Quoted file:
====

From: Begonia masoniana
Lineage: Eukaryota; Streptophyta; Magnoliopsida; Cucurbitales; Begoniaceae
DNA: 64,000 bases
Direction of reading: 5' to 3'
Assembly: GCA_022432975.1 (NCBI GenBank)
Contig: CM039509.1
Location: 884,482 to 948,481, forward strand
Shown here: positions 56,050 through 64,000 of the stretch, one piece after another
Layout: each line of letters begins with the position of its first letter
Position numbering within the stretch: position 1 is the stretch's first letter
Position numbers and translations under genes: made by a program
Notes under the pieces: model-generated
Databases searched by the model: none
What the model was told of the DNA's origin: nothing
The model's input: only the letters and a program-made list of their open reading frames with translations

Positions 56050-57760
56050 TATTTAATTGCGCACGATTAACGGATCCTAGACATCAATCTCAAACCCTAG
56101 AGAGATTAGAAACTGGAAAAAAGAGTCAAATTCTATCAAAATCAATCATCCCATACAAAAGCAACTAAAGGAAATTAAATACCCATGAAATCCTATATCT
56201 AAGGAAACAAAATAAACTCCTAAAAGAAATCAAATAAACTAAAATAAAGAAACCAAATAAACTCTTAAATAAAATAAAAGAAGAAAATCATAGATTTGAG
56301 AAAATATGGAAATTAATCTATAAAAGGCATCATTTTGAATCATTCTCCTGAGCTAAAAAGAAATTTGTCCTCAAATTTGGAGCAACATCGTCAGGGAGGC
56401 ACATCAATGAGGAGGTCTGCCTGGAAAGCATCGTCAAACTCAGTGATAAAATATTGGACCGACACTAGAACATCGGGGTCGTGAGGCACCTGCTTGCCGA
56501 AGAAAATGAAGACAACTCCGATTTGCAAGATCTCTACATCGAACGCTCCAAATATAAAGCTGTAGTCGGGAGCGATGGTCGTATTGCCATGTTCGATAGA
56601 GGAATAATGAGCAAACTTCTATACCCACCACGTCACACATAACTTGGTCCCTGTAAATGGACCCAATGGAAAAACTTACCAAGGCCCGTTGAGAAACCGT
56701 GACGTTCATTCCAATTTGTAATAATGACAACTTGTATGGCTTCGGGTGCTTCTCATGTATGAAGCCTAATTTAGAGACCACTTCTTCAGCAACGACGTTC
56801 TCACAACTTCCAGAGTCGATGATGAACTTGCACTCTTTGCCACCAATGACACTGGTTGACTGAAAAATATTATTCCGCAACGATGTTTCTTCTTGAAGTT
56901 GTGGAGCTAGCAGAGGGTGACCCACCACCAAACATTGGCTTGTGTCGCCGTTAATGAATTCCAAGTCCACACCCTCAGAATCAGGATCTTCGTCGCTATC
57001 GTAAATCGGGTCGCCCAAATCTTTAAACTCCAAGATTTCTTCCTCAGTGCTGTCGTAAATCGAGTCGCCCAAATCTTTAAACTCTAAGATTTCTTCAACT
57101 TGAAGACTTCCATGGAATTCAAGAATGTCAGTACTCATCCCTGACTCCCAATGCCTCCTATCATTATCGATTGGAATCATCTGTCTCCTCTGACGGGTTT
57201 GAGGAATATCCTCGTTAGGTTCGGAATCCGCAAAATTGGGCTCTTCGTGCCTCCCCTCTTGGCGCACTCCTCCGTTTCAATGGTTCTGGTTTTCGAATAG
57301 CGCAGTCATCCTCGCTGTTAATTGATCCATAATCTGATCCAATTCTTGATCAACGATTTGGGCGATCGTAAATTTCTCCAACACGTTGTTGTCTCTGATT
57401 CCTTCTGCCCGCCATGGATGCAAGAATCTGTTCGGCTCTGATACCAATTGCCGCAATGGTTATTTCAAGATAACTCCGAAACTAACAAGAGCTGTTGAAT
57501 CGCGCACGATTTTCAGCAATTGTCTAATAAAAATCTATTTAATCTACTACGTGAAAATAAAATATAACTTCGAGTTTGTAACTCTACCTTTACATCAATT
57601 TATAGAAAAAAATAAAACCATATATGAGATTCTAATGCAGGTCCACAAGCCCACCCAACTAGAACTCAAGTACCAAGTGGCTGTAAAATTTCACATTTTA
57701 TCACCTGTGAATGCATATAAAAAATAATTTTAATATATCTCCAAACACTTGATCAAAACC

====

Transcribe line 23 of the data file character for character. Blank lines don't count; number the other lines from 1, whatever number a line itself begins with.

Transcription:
56601 GGAATAATGAGCAAACTTCTATACCCACCACGTCACACATAACTTGGTCCCTGTAAATGGACCCAATGGAAAAACTTACCAAGGCCCGTTGAGAAACCGT